I just got home from a full week of daily neurorehabilitation at the Kennedy Krieger Institute in Baltimore. By the end of today, we managed to get my ankle to an active -10 degrees of dorsiflexion (Monday was -25) and passive to +17 (Monday was 0). Since ankle tightness is my major problem, we’re considering that Continue Reading..
I have waxed poetic in previous blog posts about my love of the water, so when I began my PT today at the Kennedy Krieger Institute, I was super excited that it was pool day! The Center has two different pools – one slightly larger than the other (but definitely not large enough for swimming). Continue Reading..
If you don’t have a significant injury or medical condition, you don’t need a physiatrist. You can stop reading. But if you do have one of the above things, a physiatrist can be one of the most valuable treatment partners you have. A physiatrist is like a physical therapist, except a medical doctor. His or Continue Reading..
Today was Day 2 of my 2 weeks at the Kennedy Krieger Institute in Baltimore, and I have to say, I felt a lot better about what we did today than what we did yesterday. Yesterday was a lot of measurements. Today, was a lot of work. Since I want to keep this as part Continue Reading..
Today marks Day 1 of a 2-week exploration of neurorehabilitation at The Kennedy Krieger Institute in Baltimore – one of the nation’s premier spinal cord rehabilitation centers. (Multiple sclerosis is, in case you’re wondering, considered a spinal cord injury). Most people with my functional ability would be happy with the mobility they have, especially after Continue Reading..
I had the great blessing of a childhood spent near a beach. It wasn’t the best beach. The water wasn’t clear, the tourist traps were tacky, and parking was a nightmare. But, I would bet that no one really fares better in childhood fun than those of us lucky enough to be raised near a Continue Reading..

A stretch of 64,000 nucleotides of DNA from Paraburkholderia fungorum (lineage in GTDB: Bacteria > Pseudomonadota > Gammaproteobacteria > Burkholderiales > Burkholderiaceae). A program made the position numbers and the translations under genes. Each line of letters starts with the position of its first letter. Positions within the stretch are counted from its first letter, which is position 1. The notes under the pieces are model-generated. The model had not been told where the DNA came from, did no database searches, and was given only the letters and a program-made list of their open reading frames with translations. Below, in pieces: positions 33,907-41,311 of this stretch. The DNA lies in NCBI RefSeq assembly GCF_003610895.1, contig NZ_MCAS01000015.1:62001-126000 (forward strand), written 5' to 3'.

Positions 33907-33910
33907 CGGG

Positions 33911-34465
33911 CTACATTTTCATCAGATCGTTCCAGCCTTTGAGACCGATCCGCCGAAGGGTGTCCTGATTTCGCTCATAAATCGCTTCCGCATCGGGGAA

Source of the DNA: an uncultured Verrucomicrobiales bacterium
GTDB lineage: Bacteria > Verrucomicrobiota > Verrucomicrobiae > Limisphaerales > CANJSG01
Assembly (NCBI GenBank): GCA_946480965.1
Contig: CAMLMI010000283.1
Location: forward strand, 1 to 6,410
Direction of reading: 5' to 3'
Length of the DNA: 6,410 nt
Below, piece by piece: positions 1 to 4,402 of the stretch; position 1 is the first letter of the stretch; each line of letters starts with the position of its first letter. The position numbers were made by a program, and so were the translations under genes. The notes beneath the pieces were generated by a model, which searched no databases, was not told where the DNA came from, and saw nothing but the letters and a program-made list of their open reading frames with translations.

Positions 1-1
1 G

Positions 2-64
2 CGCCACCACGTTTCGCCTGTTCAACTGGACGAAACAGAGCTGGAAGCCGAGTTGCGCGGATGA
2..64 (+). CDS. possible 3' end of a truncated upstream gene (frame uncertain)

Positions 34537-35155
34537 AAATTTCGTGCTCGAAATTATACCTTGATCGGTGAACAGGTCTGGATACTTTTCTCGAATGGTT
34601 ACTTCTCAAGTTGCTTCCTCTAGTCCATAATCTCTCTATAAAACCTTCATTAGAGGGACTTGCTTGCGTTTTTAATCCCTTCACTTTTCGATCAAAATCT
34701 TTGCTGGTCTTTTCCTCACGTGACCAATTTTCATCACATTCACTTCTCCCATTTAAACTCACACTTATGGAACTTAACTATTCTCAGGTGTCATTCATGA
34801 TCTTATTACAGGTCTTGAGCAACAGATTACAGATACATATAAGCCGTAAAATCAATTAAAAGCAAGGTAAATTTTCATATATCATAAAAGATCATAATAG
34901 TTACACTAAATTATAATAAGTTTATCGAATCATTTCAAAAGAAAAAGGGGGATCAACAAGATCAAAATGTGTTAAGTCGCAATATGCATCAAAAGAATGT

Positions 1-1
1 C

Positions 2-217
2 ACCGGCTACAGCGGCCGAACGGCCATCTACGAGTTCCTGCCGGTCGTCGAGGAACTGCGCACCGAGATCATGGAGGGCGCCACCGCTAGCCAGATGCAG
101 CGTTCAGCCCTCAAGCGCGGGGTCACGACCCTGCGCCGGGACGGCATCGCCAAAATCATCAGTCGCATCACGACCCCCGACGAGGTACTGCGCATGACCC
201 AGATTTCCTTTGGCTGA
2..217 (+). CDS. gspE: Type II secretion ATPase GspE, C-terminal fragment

Ever since I was diagnosed with multiple sclerosis in 2002, I’ve been hoping for a cure. Since that time, doctors and scientists have given us more than a dozen new medications, you can get a stem cell transplant if you meet some criteria (I don’t) and want it (plus have amazing insurance or enough money Continue Reading..
Photo: pixabay Just over a couple of years ago, we talked about the sports spectating phenomenon known as mirror neuron, here on our blog. In a nutshell it’s about the idea that we’re not just watching other people’s action (in this case, a soccer match), we can actually feel ourselves in it. To a certain Continue Reading..
There are several types of strokes, but for this article – let’s look at the most common – an ischemic stroke (85% of strokes). In this type, a blockage (like a blood clot) occurs and prevents oxygen and nutrients from reaching parts of the brain. Any point downstream of the blocked blood vessel can be Continue Reading..
Most neurological clients are on multiple medications, both to manage symptoms and in the cases of chronic diseases such as MS and Parkinson’s disease, to slow disease progression.What does that mean for you as a teacher?First, you need to understand that many of the medications for neurological symptoms cause… wait for it… neurological symptoms. That’s Continue Reading..